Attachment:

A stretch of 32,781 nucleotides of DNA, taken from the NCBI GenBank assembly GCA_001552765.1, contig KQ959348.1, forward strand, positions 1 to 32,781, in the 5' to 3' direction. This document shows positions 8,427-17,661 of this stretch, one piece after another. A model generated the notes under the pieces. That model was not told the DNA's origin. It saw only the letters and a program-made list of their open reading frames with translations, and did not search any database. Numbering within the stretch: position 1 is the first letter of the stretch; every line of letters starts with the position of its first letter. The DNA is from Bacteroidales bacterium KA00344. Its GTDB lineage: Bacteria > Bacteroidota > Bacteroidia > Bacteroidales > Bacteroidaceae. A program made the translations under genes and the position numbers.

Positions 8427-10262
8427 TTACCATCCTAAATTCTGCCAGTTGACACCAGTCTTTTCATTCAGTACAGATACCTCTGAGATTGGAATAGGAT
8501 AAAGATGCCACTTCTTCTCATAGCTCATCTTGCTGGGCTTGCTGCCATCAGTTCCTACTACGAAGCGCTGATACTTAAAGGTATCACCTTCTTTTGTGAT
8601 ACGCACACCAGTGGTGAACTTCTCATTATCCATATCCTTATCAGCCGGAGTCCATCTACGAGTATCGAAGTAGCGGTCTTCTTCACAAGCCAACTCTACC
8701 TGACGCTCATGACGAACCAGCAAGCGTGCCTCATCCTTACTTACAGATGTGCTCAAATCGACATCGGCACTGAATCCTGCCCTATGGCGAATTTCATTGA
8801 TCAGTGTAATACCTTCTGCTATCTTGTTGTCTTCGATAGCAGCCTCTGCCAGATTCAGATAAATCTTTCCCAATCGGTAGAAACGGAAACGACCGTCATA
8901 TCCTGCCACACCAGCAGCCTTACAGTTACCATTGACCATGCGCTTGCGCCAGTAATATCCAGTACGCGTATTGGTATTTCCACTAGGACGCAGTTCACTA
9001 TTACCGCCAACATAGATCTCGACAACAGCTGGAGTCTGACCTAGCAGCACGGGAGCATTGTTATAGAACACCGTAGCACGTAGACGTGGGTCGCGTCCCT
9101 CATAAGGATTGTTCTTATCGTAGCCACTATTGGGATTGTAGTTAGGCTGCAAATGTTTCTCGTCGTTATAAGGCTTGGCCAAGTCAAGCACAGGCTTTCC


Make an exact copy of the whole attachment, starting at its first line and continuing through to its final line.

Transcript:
A stretch of 32,781 nucleotides of DNA, taken from the NCBI GenBank assembly GCA_001552765.1, contig KQ959348.1, forward strand, positions 1 to 32,781, in the 5' to 3' direction. This document shows positions 8,427-17,661 of this stretch, one piece after another. A model generated the notes under the pieces. That model was not told the DNA's origin. It saw only the letters and a program-made list of their open reading frames with translations, and did not search any database. Numbering within the stretch: position 1 is the first letter of the stretch; every line of letters starts with the position of its first letter. The DNA is from Bacteroidales bacterium KA00344. Its GTDB lineage: Bacteria > Bacteroidota > Bacteroidia > Bacteroidales > Bacteroidaceae. A program made the translations under genes and the position numbers.

Positions 8427-10262
8427 TTACCATCCTAAATTCTGCCAGTTGACACCAGTCTTTTCATTCAGTACAGATACCTCTGAGATTGGAATAGGAT
8501 AAAGATGCCACTTCTTCTCATAGCTCATCTTGCTGGGCTTGCTGCCATCAGTTCCTACTACGAAGCGCTGATACTTAAAGGTATCACCTTCTTTTGTGAT
8601 ACGCACACCAGTGGTGAACTTCTCATTATCCATATCCTTATCAGCCGGAGTCCATCTACGAGTATCGAAGTAGCGGTCTTCTTCACAAGCCAACTCTACC
8701 TGACGCTCATGACGAACCAGCAAGCGTGCCTCATCCTTACTTACAGATGTGCTCAAATCGACATCGGCACTGAATCCTGCCCTATGGCGAATTTCATTGA
8801 TCAGTGTAATACCTTCTGCTATCTTGTTGTCTTCGATAGCAGCCTCTGCCAGATTCAGATAAATCTTTCCCAATCGGTAGAAACGGAAACGACCGTCATA
8901 TCCTGCCACACCAGCAGCCTTACAGTTACCATTGACCATGCGCTTGCGCCAGTAATATCCAGTACGCGTATTGGTATTTCCACTAGGACGCAGTTCACTA
9001 TTACCGCCAACATAGATCTCGACAACAGCTGGAGTCTGACCTAGCAGCACGGGAGCATTGTTATAGAACACCGTAGCACGTAGACGTGGGTCGCGTCCCT
9101 CATAAGGATTGTTCTTATCGTAGCCACTATTGGGATTGTAGTTAGGCTGCAAATGTTTCTCGTCGTTATAAGGCTTGGCCAAGTCAAGCACAGGCTTTCC